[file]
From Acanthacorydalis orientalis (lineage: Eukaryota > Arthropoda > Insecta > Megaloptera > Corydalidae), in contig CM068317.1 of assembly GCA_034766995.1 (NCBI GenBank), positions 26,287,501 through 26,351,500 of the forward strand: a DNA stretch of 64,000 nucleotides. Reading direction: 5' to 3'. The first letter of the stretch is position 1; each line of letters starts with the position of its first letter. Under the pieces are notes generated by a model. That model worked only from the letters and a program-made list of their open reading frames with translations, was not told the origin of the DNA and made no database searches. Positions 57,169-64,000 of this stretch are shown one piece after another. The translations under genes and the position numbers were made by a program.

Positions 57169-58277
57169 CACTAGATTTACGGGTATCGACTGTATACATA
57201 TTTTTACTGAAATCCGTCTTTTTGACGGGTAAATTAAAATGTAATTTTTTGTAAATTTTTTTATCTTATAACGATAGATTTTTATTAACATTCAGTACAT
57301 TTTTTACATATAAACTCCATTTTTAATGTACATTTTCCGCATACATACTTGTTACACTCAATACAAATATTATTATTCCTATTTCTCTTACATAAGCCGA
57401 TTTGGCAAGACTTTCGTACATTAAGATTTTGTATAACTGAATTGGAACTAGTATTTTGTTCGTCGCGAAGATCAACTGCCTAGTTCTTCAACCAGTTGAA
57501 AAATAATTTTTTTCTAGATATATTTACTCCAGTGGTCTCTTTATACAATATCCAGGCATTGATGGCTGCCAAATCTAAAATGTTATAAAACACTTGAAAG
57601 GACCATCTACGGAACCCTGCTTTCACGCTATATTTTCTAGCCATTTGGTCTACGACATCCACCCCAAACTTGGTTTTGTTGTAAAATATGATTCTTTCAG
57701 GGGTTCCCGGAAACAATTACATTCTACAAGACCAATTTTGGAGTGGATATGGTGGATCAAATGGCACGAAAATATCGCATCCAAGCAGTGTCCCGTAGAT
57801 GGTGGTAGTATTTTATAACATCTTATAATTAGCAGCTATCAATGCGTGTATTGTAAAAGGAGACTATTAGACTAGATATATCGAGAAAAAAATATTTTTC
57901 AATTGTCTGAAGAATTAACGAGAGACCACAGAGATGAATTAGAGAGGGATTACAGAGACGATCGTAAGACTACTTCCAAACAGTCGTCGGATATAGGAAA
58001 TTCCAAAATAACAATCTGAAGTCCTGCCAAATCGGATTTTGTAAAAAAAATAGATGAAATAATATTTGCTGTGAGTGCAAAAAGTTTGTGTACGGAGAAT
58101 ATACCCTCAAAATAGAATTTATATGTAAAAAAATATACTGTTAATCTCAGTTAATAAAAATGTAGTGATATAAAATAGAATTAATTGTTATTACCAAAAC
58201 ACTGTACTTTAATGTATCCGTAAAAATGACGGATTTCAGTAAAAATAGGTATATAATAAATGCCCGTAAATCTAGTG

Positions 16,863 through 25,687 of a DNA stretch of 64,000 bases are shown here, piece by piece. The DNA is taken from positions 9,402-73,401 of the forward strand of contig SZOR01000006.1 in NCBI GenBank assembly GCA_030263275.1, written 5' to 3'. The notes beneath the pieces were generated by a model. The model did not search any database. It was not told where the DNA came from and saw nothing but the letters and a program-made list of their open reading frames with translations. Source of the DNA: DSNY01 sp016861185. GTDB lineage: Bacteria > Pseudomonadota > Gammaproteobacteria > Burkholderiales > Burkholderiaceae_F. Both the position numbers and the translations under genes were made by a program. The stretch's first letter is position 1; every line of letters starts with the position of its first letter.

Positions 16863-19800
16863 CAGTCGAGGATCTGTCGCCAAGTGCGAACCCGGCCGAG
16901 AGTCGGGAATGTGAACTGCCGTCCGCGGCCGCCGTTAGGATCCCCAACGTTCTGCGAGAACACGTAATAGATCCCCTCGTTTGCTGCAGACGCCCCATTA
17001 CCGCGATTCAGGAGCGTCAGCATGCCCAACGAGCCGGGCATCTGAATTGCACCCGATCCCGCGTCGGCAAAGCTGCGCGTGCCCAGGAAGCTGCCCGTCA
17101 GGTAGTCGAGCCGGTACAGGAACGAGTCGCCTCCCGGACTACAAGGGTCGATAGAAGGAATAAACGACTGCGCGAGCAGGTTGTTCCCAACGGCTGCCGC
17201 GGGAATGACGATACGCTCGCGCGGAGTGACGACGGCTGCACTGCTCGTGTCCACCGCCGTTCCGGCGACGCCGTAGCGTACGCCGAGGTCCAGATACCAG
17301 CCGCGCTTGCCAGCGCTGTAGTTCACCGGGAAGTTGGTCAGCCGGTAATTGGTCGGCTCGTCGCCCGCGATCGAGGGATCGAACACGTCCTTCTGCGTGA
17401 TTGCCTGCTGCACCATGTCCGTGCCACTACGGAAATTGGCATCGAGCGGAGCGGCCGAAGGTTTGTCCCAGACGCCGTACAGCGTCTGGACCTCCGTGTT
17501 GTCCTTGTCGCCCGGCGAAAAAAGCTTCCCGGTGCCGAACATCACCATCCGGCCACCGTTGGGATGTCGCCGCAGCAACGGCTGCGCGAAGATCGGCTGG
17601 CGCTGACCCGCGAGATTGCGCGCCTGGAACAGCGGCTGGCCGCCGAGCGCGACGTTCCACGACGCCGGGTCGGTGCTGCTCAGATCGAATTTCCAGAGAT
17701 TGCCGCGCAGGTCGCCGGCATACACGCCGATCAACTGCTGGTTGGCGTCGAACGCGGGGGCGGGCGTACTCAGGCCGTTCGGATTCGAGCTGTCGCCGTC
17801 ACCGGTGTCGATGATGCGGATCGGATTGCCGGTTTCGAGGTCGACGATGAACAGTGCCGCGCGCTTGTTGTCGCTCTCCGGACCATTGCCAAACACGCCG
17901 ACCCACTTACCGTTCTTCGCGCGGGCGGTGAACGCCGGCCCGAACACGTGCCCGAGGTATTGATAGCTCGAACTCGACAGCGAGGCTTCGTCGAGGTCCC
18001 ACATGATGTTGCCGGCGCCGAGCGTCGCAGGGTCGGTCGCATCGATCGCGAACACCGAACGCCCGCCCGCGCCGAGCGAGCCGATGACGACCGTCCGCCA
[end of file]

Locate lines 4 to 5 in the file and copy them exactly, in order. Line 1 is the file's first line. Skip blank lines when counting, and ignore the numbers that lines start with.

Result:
57201 TTTTTACTGAAATCCGTCTTTTTGACGGGTAAATTAAAATGTAATTTTTTGTAAATTTTTTTATCTTATAACGATAGATTTTTATTAACATTCAGTACAT
57301 TTTTTACATATAAACTCCATTTTTAATGTACATTTTCCGCATACATACTTGTTACACTCAATACAAATATTATTATTCCTATTTCTCTTACATAAGCCGA